At the start of 2017 one item on the business agenda, amidst a very changing economic and political backdrop, is access to people and skills. The obvious points that comes to mind is the referendum on EU membership held last summer and the US election, with what that may hold for international trade and movement.
Yet that is not the be-all and end-all on the matter of immigration and emigration. Research after the UK vote showed that Brexit didn’t just mean the UK’s Brexit: it means exit – from the UK for businesspeople, from their businesses. That was the finding from a poll of 250 Britons seriously considering emigration. A fifth of these respondents cited the EU referendum vote as the main reason why they want to emigrate.
In fact, as the respondents were a sample of business movers and shakers, it’s a concerning matter that emigration from the UK is looking so attractive to those of an entrepreneurial mind-set…
There are certainly plenty of people who feel that Brexit will affect their business or personal prospects. For those similarly minded, it should be pointed out that it might be harder to move abroad than at first thought.
Perhaps predictably, the research uncovered that sorting out the pension is bottom of the list when it comes to pre-emigration tasks. Failing to take the appropriate advice in time could well leave many out of pocket when it comes to collecting their full financial entitlements.
An example of this is that an individual will have their UK pension fund held and benefits paid to them in GBP Sterling. However, by moving abroad a UK pension member’s lifestyle will then be in a different currency to that of their pension funds. This could make a huge difference in retirement where exchange rate fluctuations, between the GBP Sterling and the currency of the country that they are living in, leads to uncertainty of income levels in retirement. Any detrimental effect in the exchange rate could leave the member with a shortfall in their pension income levels and could lead to them returning to the UK, if they cannot meet that shortfall from other sources.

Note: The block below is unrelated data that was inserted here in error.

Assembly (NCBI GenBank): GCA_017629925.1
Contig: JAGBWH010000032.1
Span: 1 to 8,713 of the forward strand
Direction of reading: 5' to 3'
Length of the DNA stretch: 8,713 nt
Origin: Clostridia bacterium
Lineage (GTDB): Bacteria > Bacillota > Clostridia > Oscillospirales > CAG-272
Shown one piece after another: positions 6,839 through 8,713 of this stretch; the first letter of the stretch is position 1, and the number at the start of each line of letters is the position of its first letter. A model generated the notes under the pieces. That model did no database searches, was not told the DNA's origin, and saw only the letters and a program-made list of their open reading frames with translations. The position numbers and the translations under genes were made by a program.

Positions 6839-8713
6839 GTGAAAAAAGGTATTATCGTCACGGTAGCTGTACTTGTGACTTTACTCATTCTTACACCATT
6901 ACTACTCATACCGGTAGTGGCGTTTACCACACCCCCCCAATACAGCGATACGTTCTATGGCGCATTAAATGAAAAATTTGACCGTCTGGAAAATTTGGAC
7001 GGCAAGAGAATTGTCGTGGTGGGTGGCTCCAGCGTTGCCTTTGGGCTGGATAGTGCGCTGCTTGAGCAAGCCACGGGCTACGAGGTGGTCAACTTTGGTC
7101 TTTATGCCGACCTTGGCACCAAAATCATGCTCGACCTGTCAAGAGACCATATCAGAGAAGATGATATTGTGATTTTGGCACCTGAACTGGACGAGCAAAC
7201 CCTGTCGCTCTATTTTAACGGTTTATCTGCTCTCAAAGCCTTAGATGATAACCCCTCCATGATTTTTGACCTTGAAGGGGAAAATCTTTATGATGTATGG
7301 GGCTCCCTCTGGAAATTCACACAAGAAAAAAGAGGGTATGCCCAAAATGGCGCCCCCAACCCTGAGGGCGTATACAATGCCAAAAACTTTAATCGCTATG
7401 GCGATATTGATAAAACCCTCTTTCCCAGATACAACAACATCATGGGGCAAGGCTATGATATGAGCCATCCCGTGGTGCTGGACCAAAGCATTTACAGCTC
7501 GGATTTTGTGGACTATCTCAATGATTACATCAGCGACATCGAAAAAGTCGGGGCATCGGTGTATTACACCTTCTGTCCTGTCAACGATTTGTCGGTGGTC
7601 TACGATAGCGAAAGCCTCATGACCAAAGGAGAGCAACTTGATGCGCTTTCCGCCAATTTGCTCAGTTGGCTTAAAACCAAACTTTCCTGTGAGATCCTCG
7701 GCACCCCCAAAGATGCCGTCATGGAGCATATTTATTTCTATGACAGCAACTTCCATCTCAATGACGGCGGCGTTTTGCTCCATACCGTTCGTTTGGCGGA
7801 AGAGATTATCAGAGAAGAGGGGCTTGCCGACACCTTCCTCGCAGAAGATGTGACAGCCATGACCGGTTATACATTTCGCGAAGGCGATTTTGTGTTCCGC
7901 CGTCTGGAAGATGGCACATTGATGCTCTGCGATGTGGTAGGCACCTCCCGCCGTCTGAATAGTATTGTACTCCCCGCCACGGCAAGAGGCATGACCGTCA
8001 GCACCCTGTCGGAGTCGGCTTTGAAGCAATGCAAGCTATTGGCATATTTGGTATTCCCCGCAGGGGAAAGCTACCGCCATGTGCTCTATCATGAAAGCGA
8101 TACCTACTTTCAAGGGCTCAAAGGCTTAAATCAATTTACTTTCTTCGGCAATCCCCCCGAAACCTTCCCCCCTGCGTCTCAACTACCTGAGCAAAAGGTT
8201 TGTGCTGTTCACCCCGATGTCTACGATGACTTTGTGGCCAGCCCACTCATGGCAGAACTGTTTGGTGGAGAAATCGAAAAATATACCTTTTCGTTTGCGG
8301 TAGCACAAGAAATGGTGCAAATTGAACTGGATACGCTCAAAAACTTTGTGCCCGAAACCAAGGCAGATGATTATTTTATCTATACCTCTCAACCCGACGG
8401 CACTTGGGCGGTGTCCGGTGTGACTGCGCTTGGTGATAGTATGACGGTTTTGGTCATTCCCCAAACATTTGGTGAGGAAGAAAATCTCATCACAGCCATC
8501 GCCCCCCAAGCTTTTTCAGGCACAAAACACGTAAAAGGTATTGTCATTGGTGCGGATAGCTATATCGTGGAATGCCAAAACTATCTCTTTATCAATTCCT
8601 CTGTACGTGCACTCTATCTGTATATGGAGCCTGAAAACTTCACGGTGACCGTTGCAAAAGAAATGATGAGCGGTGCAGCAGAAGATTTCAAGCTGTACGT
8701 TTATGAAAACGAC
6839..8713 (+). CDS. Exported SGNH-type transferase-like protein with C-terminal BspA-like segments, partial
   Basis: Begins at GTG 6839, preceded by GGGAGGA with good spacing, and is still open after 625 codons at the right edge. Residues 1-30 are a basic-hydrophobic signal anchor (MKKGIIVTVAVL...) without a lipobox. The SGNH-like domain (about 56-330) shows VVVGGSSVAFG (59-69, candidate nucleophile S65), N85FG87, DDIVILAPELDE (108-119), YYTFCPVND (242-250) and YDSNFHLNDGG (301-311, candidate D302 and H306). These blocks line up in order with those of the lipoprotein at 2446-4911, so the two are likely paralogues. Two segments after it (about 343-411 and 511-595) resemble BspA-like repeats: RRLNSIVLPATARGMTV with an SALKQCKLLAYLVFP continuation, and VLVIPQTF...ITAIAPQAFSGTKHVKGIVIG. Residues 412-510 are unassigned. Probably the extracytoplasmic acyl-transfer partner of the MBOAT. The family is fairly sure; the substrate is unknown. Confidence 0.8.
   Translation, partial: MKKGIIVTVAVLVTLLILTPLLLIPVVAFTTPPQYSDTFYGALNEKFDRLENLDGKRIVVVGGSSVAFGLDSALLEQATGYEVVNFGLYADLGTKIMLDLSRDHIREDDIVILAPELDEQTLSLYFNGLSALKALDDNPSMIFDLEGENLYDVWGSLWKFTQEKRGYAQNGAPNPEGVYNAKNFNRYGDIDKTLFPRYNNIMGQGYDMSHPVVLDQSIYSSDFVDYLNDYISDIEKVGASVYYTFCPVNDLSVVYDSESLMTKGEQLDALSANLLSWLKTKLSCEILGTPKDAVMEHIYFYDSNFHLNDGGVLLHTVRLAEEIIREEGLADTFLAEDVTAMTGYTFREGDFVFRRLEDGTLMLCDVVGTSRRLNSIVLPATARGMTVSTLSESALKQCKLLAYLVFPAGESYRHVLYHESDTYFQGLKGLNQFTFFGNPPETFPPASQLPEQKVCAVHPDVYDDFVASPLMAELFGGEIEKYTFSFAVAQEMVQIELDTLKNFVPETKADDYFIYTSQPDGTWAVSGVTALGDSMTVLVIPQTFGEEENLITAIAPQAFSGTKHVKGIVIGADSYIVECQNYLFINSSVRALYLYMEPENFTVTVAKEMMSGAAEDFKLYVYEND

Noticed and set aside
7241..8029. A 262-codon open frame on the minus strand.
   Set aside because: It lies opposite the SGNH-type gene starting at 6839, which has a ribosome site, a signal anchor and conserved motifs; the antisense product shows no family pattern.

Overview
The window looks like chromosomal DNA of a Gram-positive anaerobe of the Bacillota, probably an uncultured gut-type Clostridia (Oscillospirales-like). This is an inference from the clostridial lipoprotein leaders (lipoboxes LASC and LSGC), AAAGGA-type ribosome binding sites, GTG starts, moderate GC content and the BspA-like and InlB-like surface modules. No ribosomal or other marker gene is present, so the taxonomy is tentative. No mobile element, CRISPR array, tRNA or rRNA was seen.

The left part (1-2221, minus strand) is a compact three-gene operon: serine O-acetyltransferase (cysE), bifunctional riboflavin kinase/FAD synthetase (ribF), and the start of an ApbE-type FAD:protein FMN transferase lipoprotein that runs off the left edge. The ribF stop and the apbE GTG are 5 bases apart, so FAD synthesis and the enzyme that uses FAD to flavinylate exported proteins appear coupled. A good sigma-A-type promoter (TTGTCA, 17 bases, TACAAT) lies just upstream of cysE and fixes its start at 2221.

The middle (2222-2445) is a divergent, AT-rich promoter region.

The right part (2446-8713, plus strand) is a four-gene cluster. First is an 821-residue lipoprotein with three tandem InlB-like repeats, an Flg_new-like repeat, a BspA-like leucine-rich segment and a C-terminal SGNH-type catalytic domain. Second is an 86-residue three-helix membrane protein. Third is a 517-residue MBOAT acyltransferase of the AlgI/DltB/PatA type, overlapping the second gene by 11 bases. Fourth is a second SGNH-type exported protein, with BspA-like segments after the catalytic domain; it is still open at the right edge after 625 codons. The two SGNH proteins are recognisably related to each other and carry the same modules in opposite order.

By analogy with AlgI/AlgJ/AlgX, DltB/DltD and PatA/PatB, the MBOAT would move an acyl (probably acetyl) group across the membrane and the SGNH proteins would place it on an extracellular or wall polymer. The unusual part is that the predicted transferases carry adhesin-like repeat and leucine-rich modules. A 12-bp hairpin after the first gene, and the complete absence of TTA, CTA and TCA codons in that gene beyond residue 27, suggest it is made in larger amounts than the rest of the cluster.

According to our research, less than half of people (43 per cent) seriously considering a permanent move abroad said it was important to arrange their pension transfer before emigrating. It’s understandable, of course: in all the excitement of planning a move abroad, there are a thousand and one other considerations, from finding a place to live (cited as “important” by 81 per cent of respondents), to arranging visas (78 per cent), to sorting out medical cover (61 per cent).
Pensions are everyone’s lifeline and only 13 per cent of our respondents said their existing pension would only make up a “minor” part of their retirement income, so it’s not something we should be complacent about. Unless you’re really sure that you’re intimately acquainted with the rules surrounding pensions, speaking to professional retirement planners and IFAs could be the wisest financial decision you’ll take in your life.
Half of future emigrants (48 per cent) say that they think they know how to transfer their pensions, yet two thirds admitted that they do not understand the rules involved in moving their pension overseas. Furthermore, 28 per cent have not considered how to manage their pension following emigration, while more than half do not even know what returns they will get from their provider once they make the move.
And, if Brexit blues mean that you’re seriously thinking of making that move abroad, the time to start planning is right now. We recommend that the process of moving your pension abroad can easily take six months, so it’s essential that you get your affairs in order in good time. And for something so important, it’s worth spending a bit of money – certainly more than the £50 an hour that a quarter of our respondents thought it should cost for expert advice...